One strategy many parents use to evade paying child support is to get paid “under the table”—meaning, their employer usually pays in cash and doesn’t report the wages to the IRS. Because no one sees the money, your ex doesn’t report it as income to the court.
These under-the-table arrangements are fairly common in some industries, like construction. Someone who has steady gig work, like driving a taxi or doing yard work, might also accept cash and never pay taxes on it. What do you do if you’re the other parent expecting to receive support for your children? Fortunately, a League City family law attorney can help.
Step 1: Find Proof Your Ex is Working Under the Table
How do you know this is happening? Maybe you’ve seen your ex leaving a job site regularly, or you heard through the grapevine that he was working for someone. Document this as best as you can. Write down dates or the names of witnesses. You might need to present this evidence to a judge.
Sometimes you don’t have solid proof, but you do have suspicions. For example, your ex might drive a brand-new car or have moved into a new home with no apparent ability to pay for it. Take a picture of the car or house so you can show a judge.
Step 2: Seek Enforcement
You can file a complaint with the Attorney General, who can investigate and seek child support from your ex. Or you can file a motion in court informing a judge that your ex is hiding income. The judge should hold a hearing where your ex will probably need to answer questions under oath.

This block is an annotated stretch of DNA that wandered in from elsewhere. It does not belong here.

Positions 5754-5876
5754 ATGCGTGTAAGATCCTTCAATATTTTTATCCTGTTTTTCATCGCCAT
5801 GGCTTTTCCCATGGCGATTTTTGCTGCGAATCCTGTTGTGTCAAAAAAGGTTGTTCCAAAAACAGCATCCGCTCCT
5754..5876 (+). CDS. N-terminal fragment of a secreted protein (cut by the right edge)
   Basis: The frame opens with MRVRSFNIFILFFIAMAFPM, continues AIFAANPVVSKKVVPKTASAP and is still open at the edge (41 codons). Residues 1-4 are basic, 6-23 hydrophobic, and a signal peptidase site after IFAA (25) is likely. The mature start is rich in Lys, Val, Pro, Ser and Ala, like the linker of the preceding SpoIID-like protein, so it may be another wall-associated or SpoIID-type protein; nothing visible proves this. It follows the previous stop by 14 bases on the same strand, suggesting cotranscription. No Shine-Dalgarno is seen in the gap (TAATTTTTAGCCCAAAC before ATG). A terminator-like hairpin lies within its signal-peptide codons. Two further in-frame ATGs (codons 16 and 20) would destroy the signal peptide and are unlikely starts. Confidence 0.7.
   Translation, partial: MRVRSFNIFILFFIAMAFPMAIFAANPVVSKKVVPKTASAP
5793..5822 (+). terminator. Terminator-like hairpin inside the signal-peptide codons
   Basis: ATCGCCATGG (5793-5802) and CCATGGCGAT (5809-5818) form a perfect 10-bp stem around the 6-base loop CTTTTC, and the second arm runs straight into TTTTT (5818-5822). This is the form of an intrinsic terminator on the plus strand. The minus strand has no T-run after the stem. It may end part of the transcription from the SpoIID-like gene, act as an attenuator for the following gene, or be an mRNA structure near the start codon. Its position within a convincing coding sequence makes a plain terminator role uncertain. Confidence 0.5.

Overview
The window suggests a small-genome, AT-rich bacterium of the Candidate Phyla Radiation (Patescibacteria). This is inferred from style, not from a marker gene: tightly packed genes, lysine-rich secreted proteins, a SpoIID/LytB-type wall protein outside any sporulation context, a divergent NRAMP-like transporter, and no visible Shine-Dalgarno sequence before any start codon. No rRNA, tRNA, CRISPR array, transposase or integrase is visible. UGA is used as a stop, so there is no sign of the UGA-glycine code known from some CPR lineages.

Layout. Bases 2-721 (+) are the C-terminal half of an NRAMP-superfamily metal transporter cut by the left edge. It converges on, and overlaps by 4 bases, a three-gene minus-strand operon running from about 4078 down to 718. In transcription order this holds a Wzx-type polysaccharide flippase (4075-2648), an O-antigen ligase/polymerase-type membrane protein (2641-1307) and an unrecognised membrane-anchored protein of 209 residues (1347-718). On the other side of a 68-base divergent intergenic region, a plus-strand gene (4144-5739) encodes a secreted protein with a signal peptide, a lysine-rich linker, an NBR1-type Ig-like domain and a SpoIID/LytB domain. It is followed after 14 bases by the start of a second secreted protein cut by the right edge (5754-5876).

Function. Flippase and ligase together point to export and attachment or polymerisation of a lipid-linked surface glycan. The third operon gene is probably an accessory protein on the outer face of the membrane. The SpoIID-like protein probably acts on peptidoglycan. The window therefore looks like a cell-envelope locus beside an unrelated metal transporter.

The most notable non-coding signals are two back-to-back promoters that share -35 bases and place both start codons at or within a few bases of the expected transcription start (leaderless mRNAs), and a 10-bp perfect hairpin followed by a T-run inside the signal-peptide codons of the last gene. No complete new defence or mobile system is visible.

Although your ex might claim to be unemployed, a judge can “impute” income based on your ex’s work history and education. The judge should use this number to calculate support. Judges do this so that a parent doesn’t think they can skate by without working.
Step 3: Ask for Sanctions
Even if you take your ex to court, there’s still a chance he’ll lie to the judge. What do you do then? Helpfully, you can ask for sanctions to light a fire under your ex and get him to pay up.
A court can do any of the following:
- Suspend your ex’s driver’s license until payment is made.
- Report your ex to a creditor bureau so that his credit will fall.
- Put a lien on your ex’s property (like a home or car). This lien gives you a right of payment when the property is sold or foreclosed on.
- Find your ex in contempt of court, which could lead to fines or even time in jail.
- Garnish your ex’s wages if you can identify an employer.
The best sanction would be any that finally gets your ex to pay up and support your children.
Step 4: Contact Tad Nelson for Assistance
We have helped many parents seek enforcement of child support orders and are available to help you. Contact our Galveston family law attorney for more information.